Association between polypharmacy and health-related quality of life among cancer survivors in the United States
Date of Original Version
Purpose: Polypharmacy (PP) is present in many cancer survivors and may lead to lower health-related quality of life (HRQoL). The study’s objective was to evaluate the association between PP and HRQoL among cancer survivors in the US. Methods: A cross-sectional analysis of the Medical Expenditure Panel Survey (MEPS) was conducted. Our analytic sample included all adult patients with cancer, during even years 2008–2014. PP was defined as reported use of five or more unique therapeutic classes of prescription medications. The MEPS measured HRQoL using the Short Form 12-Item Health Survey Version 2 (SF-12v2) physical component summary (PCS) and mental component summary (MCS) scores. Ordinary least squares regressions were used to assess associations between PP and HRQoL controlling for demographic, socioeconomic, and clinical factors. Results: PP was prevalent among 44.4% of 10.1 million cancer survivors per calendar year (on average) for years 2008, 2010, 2012, and 2014. The mean adjusted PCS score for cancer survivors with PP was 35.8 points, which was significantly lower compared with cancer survivors without PP (39.5) by 3.7 points (p value <.0001). Conversely, the mean adjusted MCS scores were not significantly lower in cancer survivors with PP compared with cancer survivors without PP (44.9 versus 45.4, p value = 0.3145). Conclusions: PP was prevalent in 44.4% of cancer survivors and was associated with significantly poorer physical HRQoL than reported in their counterparts without PP. Implications for Cancer Survivors: PP should be examined closely among cancer survivors because of increased association with poorer physical HRQoL.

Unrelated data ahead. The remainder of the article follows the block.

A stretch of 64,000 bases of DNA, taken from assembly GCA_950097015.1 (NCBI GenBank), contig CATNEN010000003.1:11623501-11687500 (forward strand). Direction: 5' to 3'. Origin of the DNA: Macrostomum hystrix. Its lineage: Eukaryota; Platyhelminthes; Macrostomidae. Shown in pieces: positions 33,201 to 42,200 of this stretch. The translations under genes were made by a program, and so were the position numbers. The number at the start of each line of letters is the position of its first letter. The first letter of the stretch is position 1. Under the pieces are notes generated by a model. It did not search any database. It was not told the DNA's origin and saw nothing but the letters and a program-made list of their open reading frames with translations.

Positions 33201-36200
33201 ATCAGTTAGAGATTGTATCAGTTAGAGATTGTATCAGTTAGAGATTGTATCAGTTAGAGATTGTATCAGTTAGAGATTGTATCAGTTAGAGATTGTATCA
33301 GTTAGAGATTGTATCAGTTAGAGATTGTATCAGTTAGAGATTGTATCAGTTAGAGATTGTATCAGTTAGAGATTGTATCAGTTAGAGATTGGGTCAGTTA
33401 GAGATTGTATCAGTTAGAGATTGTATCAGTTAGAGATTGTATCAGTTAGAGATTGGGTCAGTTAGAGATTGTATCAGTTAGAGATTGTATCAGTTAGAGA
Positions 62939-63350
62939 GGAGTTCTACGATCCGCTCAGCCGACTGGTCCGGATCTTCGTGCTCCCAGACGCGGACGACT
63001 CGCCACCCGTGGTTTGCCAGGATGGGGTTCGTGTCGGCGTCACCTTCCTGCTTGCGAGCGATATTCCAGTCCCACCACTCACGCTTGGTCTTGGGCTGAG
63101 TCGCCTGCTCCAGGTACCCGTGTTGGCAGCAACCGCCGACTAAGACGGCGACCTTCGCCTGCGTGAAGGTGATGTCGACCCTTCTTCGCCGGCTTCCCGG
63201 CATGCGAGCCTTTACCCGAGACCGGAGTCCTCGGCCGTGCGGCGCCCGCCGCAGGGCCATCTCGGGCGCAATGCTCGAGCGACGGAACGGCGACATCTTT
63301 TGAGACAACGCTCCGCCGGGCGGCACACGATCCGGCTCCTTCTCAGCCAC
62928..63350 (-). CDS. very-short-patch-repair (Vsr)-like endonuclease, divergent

Publication Title, e.g., Journal
Journal of Cancer Survivorship
Babcock, Zachary R., Stephen J. Kogut, and Ami Vyas. "Association between polypharmacy and health-related quality of life among cancer survivors in the United States." Journal of Cancer Survivorship 14, 1 (2020): 89-99. doi: 10.1007/s11764-019-00837-y.